How are shoplifting penalties decided?

Shoplifting is a charge that can result in various penalties. This can also be called larceny. When individuals are charged with shoplifting, it can vary depending on the value of the property that was stolen. Everyone knows that taking someone else’s property is against the law. With these charges, you can face misdemeanor charges. The penalties for shoplifting greatly depend on how much the stolen property values at. By adding up the value of the property, it can add up to more consequences.

What charges can include jail time?

Larceny charges can include jail time depending on how much the property costs. If the property is valued at a higher price, there may be more risk for harsher charges and more consequences. With a felony charge, it can include jail time for the individual that was charged. A first degree offense is when property is valued to be over $1 million. When individuals are charged with this form of grand larceny, it is a class B felony. It can include up to 25 years of imprisonment. A felony charge can be more serious than a misdemeanor. Due to this second degree charge, the penalties can be harsher, including a longer prison sentence. Another felony charge can include property that is valued over $50,000. This can be considered to be a class C felony. Jail time can reach up to 15 years while fines can become even more overwhelming.

Another felony charge can include stolen property valued between $3,000 and $50,000.  With this amount of stolen property, it can be considered a third degree offense. Individuals may face overwhelming fines due to this class D felony. They can include imprisonment for up to seven years. When merchandise is stolen and valued between $1,000  and $3,000, it may result in a fourth degree offense for a felony charge. The individual can face a fine up to $5,000 or up to double the offender’s gain from the act. Jail time can be given for up to four years for individuals with this charge.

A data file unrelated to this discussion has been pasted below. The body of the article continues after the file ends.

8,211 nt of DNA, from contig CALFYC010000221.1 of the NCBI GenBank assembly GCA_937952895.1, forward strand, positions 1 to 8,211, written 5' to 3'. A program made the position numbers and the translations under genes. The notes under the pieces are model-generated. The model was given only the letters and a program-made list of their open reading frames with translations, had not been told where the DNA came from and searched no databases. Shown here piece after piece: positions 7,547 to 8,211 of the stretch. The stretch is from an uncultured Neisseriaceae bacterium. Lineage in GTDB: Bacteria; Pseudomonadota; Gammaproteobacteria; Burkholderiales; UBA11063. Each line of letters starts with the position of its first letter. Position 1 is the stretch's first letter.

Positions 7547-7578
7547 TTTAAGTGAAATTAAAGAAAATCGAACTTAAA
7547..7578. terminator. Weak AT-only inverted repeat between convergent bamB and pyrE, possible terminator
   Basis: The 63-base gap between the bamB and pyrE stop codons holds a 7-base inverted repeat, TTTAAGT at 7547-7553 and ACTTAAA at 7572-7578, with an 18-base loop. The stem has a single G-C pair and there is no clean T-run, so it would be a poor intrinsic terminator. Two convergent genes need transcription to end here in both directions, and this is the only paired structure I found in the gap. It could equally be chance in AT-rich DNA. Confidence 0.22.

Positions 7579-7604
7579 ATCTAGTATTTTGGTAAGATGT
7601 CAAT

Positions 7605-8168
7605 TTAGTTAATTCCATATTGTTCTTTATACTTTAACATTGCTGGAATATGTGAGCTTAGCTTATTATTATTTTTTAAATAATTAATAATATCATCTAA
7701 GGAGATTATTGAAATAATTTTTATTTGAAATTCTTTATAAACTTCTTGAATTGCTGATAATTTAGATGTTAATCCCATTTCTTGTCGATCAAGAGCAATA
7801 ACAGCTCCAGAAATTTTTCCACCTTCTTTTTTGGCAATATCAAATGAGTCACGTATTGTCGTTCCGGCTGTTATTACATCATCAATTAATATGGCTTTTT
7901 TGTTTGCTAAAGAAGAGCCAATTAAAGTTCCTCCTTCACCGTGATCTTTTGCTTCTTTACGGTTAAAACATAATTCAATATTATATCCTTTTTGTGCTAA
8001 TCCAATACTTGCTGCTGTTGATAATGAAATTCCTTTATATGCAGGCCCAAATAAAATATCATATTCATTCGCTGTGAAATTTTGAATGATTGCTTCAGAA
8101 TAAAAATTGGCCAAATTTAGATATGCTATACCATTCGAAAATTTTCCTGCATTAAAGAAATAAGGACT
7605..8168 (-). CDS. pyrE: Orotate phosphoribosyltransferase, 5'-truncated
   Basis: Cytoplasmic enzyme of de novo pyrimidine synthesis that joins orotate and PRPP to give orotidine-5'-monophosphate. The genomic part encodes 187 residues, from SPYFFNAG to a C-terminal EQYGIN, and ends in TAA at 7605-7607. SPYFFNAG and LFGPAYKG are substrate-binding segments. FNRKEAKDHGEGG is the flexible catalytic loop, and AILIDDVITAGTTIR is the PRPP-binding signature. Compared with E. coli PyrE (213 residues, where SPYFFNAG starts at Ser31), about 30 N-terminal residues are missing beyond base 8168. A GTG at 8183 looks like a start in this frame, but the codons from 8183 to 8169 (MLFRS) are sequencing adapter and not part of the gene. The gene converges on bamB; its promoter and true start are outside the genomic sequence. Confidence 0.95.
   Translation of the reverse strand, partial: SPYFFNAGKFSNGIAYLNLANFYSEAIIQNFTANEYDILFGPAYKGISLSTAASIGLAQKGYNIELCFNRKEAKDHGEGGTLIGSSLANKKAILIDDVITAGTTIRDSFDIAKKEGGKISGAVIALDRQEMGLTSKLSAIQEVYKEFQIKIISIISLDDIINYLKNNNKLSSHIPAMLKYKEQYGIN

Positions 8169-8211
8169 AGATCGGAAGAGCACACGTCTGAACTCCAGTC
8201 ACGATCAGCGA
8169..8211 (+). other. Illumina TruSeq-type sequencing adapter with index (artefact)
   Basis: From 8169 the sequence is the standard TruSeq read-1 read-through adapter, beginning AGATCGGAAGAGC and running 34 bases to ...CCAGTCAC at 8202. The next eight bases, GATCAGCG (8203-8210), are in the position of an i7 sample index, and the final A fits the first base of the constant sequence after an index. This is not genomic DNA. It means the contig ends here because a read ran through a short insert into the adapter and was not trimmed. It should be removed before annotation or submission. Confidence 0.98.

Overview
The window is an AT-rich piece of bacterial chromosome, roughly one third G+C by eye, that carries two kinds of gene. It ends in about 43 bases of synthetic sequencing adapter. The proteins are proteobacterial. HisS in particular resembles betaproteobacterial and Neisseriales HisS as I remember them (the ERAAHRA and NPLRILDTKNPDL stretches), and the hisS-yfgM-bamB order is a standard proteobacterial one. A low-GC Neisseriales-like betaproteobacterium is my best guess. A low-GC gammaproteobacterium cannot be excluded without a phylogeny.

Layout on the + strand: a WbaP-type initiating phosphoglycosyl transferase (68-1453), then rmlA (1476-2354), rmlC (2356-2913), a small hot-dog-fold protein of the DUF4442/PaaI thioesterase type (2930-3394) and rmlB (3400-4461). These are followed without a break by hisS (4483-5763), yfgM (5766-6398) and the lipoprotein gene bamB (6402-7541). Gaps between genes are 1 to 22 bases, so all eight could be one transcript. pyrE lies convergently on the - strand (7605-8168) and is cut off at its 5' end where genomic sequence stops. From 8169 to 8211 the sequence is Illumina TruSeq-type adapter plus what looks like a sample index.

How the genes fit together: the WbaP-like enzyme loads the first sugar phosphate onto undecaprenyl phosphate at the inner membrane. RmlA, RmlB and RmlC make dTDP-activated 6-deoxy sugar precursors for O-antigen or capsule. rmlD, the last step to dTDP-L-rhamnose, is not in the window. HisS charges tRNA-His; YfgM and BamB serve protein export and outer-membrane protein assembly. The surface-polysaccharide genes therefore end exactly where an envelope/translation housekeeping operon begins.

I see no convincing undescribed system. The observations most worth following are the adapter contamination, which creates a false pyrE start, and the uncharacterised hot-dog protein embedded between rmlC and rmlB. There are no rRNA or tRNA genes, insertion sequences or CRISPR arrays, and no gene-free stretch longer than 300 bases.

When is a charge considered a misdemeanor?

Felony charges can be more serious and cause more penalties than a misdemeanor charge. For a misdemeanor charge, the stolen property is valued at a lower price. When the stolen property is valued at $1,000 or less, this can be called petit larceny. This can be considered to be a class A misdemeanor. Fines can be up to $1,000 and there may be a possibility of jail time for up to a year.

Kevin T. Conway has over 30 years of experience as a Spring Valley criminal attorney handling DUI, DWI, traffic violations, violent crimes, sex crimes, illegal gun possession, shoplifting, and juvenile crimes. Attorney Conway is also experienced in commercial law matters, zoning law, and estate planning. If you need a Rockland County criminal lawyer, contact our Spring Valley office for a free consultation.